Low-key GCHQ protest over surveillance case under way
A low-key protest by online activists has started outside the UK Government Communications Headquarters (GCHQ).
A larger demonstration by the We Are Anonymous group is expected over the weekend although there is a large police presence at the Cheltenham site.
Protesters are supporting a legal challenge by civil liberty groups against the alleged use of mass surveillance by intelligence services.
The UK government says interception is subject to strict controls.
Gloucestershire police said the number of protestors at the scene were outnumbered by officers and members of the media.
Officers from forces in Kent, South Wales and the Metropolitan Police had all been drafted in.
The BBC was told that staff were driven on to the site by bus on Friday morning. Normally, they are dropped off outside the complex.
Earlier reports suggested the protest could have been delayed due to the low turnout.
Privacy International and Liberty are among those challenging the legality of alleged "interception, collection and use of communications" by agencies, at the tribunal.
This follows revelations by the former US intelligence analyst Edward Snowden about UK and US surveillance practices.
The case - also brought by Amnesty International, the American Civil Liberties Union and other groups - centres on the alleged use by UK intelligence and security agencies of a mass surveillance operation called Tempora.
The UK government has neither confirmed nor denied the existence of the operation.
Investigatory Powers Tribunal
- Set up in October 2000
- Can investigate claims against MI5, MI6 or GCHQ
- Eight men and two women make up the tribunal, which comprises senior barristers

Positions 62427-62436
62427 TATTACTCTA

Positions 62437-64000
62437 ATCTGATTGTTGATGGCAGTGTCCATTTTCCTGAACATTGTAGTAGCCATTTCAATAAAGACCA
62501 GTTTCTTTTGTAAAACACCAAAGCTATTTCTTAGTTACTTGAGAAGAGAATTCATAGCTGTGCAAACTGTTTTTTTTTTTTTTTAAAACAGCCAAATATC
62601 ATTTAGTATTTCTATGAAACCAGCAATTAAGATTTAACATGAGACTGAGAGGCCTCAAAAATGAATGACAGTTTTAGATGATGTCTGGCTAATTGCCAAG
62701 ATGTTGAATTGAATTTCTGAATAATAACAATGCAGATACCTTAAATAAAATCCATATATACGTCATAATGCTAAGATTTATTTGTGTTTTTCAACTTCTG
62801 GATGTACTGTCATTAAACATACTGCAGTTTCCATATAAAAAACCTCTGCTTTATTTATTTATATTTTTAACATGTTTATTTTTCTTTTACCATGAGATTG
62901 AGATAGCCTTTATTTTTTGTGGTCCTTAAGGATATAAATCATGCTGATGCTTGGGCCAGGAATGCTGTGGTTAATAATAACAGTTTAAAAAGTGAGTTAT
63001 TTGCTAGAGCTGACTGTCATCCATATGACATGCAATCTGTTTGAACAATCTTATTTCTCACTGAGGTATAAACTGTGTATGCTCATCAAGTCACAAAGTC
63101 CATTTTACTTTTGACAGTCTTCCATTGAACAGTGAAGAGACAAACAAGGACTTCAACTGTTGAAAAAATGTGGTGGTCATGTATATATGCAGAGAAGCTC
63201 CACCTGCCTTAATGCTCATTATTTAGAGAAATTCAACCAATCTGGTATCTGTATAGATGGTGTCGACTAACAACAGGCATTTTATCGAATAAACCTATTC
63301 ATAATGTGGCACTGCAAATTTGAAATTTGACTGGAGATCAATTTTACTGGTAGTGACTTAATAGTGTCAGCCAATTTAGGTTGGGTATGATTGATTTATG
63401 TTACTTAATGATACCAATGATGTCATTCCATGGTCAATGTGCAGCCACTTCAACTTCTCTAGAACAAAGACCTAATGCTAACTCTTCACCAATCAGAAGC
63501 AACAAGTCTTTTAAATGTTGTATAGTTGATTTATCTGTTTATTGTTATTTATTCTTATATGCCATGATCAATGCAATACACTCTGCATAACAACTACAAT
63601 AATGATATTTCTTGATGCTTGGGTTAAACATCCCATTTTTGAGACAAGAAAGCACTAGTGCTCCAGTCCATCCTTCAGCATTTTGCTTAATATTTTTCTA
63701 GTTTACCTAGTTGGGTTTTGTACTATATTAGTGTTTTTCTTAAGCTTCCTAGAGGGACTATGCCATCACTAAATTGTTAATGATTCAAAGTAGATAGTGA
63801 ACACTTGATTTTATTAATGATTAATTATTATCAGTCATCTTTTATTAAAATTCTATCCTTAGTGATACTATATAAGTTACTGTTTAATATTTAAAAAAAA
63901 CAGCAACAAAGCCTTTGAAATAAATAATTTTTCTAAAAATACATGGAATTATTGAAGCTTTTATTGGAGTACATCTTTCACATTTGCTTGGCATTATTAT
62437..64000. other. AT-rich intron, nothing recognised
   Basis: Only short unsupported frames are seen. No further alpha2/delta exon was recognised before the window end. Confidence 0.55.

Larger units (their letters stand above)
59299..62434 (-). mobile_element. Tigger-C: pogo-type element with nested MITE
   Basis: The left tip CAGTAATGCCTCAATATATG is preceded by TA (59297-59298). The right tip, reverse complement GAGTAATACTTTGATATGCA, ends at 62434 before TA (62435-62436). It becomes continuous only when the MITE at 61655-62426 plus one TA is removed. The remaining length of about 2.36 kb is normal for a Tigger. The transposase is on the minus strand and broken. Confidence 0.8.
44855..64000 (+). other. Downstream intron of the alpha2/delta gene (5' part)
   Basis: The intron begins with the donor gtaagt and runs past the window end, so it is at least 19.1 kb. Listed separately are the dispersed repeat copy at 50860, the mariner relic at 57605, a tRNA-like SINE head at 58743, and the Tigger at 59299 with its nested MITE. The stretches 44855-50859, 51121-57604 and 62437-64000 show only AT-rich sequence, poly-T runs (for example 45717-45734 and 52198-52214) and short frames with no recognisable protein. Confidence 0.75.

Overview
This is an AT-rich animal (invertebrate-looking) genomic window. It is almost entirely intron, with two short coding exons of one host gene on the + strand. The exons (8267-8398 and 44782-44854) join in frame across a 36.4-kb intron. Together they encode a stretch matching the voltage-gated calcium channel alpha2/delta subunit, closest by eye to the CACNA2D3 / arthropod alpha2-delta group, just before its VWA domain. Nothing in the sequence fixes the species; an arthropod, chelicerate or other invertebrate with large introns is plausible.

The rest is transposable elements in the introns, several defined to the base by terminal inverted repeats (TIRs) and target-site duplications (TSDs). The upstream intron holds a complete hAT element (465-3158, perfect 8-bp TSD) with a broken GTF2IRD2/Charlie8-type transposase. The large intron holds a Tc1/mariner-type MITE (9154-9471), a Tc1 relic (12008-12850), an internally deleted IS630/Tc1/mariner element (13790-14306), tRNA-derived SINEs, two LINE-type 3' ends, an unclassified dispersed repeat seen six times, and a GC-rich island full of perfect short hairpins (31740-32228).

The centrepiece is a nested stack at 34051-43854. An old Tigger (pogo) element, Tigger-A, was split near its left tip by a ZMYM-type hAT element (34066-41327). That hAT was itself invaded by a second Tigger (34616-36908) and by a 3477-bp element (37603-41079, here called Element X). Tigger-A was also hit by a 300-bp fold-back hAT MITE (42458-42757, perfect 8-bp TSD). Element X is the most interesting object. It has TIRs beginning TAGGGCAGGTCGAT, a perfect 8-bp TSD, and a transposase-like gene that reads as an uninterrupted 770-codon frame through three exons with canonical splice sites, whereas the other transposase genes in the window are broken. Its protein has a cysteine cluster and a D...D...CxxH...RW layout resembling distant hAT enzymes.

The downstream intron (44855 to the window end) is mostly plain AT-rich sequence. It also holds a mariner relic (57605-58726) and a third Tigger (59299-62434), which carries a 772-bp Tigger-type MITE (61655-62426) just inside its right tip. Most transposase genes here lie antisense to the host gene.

- Members serve terms of five years after which they reapply or stand down
- Current president Mr Justice Burton has been on the tribunal since its inception
But documents leaked by whistleblower Mr Snowden and published in the Guardian newspaper claimed the existence of Tempora, which the paper said allowed access to the recordings of phone calls, the content of email messages and entries on Facebook.
The Investigatory Powers Tribunal (IPT) - which monitors whether the UK's spying laws are being observed - is seeking to determine whether the Tempora programme exists and, if so, whether it violates articles 8 and 10 of the European Convention on Human Rights.
It is also examining the UK's use of the US Prism mass data mining programme at a hearing in the Rolls Building in central London.
The BBC's legal affairs correspondent Clive Coleman said the "unprecedented legal challenge" - which will be held in public - was likely to be a "highly unusual hearing".
He said the case would be held on the basis of "agreed hypothetical facts".
A spokeswoman for Liberty, which campaigns for civil liberties, said it was making the challenge after concluding it was "highly likely" it had been monitored.
Lawyers acting for the security services will appear before the IPT to argue that, if indiscriminate mass surveillance had taken place, it was lawful and did not breach the right to privacy or freedom of expression.